Barber, D. J.; Scott, E. R. D. (The Meteoritical Society, 2003-01-01)
    We have studied carbonate and associated oxides and glasses in a demountable section of Allan Hills 84001 (ALH 84001) using optical, scanning, and transmission electron microscopy (TEM) to elucidate their origins and the shock history of the rock. Massive, fracture-zone, and fracture-filling carbonates in typical locations were characterized by TEM, X-ray microanalysis, and electron diffraction in a comprehensive study that preserved textural and spatial relationships. Orthopyroxene is highly deformed, fractured, partially comminuted, and essentially unrecovered. Lamellae of diaplectic glass and other features indicate shock pressures >30 GPa. Bridging acicular crystals and foamy glass at contacts of orthopyroxene fragments indicate localized melting and vaporization of orthopyroxene. Carbonate crystals are >5 micrometers in size, untwinned, and very largely exhibit the R3c calcite structure. Evidence of plastic deformation is generally found mildly only in fracture-zone and fracture-filling carbonates, even adjacent to highly deformed orthopyroxene, and appears to have been caused by low-stress effects including differential shrinkage. High dislocation densities like those observed in moderately shocked calcite are absent. Carbonate contains impact- derived glasses of plagioclase, silica, and orthopyroxene composition indicating brief localized impact heating. Stringers and lenses of orthopyroxene glass in fracture-filling carbonate imply flow of carbonates and crystallization during an impact. Periclase (MgO) occurs in magnesite as 30-50 nm crystals adjacent to voids and negative crystals and as ~1 micrometer patches of 3 nm crystals showing weak preferred orientation consistent with (111)MgO//(0001)carb, as observed in the thermal decomposition of CaCO3 to CaO. Magnetite crystals that are epitaxially oriented at voids, negative crystals, and microfractures clearly formed in situ. Fully embedded, faceted magnetites are topotactically oriented, in general with (111)mag//(0001)carb, so that their oxygen layers are aligned. In optically opaque rims, magnetites are more irregularly shaped and, except for the smallest crystals, poorly aligned. All magnetite and periclase crystals probably formed by exsolution from slightly non-stoichiometric, CO2-poor carbonate following impact-induced thermal decomposition. Any magnetites that existed in the rock before shock heating could not have preserved evidence for biogenic activity.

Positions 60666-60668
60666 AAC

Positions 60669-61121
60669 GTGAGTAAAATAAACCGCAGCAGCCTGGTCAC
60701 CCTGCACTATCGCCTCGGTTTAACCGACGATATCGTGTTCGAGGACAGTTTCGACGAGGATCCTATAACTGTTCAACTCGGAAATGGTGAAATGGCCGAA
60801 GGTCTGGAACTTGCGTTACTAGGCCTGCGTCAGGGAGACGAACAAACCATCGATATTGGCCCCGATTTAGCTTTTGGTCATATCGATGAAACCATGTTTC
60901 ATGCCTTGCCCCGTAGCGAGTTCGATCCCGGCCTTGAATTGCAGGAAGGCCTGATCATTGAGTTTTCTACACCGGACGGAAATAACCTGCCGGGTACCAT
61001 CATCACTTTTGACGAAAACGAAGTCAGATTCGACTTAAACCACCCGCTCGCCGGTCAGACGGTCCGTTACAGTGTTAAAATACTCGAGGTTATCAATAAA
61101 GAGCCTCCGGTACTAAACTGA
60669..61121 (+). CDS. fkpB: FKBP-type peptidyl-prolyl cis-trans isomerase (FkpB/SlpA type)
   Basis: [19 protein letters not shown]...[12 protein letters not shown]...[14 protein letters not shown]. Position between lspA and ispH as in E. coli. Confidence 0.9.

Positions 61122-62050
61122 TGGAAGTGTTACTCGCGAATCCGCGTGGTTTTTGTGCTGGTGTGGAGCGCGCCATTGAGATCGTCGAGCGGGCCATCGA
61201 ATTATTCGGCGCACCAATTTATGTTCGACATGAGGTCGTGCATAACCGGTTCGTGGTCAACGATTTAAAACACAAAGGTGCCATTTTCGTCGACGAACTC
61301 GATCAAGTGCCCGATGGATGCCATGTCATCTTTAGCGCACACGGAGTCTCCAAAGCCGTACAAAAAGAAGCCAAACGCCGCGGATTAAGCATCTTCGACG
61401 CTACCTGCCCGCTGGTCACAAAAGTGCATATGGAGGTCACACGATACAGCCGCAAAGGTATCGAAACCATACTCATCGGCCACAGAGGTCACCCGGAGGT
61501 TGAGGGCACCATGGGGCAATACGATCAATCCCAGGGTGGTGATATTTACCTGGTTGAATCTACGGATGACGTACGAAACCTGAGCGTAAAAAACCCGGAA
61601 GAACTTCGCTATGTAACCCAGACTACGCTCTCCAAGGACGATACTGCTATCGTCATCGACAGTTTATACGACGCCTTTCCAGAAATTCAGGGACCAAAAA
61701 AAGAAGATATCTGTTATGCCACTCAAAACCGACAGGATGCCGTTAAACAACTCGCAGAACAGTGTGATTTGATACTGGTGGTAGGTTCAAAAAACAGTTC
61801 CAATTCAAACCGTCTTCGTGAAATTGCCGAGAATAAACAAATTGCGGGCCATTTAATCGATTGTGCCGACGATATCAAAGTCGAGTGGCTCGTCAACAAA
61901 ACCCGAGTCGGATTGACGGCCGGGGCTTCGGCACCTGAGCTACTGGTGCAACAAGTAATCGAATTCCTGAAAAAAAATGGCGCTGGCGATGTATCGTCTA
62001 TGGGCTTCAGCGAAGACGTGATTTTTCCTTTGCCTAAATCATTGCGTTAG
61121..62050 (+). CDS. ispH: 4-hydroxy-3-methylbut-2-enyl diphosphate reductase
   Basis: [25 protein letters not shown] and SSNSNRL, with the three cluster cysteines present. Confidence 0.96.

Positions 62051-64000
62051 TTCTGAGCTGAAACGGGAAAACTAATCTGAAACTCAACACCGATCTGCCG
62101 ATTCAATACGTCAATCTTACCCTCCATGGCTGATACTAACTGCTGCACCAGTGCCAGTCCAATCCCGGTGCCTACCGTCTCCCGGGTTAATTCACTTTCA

• Searching for the source regions of martian meteorites using MGS TES: Integrating martian meteorites into the global distribution of igneous materials on Mars

    Hamilton, V. E.; Christensen, P. R.; McSween, H. Y.; Bandfield, J. L. (The Meteoritical Society, 2003-01-01)
    The objective of this study was to identify and map possible source regions for all 5 known martian meteorite lithologies (basalt, lherzolite, clinopyroxenite, orthopyroxenite, and dunite) using data from the Mars Global Surveyor Thermal Emission Spectrometer (MGS TES). We deconvolved the TES data set using laboratory spectra of 6 martian meteorites (Los Angeles, Zagami, ALH A77005, Nakhla, ALH 84001, and Chassigny) as end members, along with atmospheric and surface spectra previously derived from TES data. Global maps (16 pixels/degree) of the distribution of each meteorite end member show that meteorite-like compositions are not present at or above TES detectability limits over most of the planet's dust-free regions. However, we have confidently identified local-scale (100s-1000s km2) concentrations of olivine- and orthopyroxene-bearing materials similar to ALH A77005, Chassigny, and ALH 84001 in Nili Fossae, in and near Ganges Chasma, in the Argyre and Hellas basin rims, and in Eos Chasma. Nakhla-like materials are identified near the detection limit throughout the eastern Valles Marineris region and portions of Syrtis Major. Basaltic shergottites were not detected in any spatially coherent areas at the scale of this study. Martian meteorite-like lithologies represent only a minor portion of the dust-free surface and, thus, are not representative of the bulk composition of the ancient crust. Meteorite-like spectral signatures identified above TES detectability limits in more spatially restricted areas (tens of km) are targets of ongoing analysis.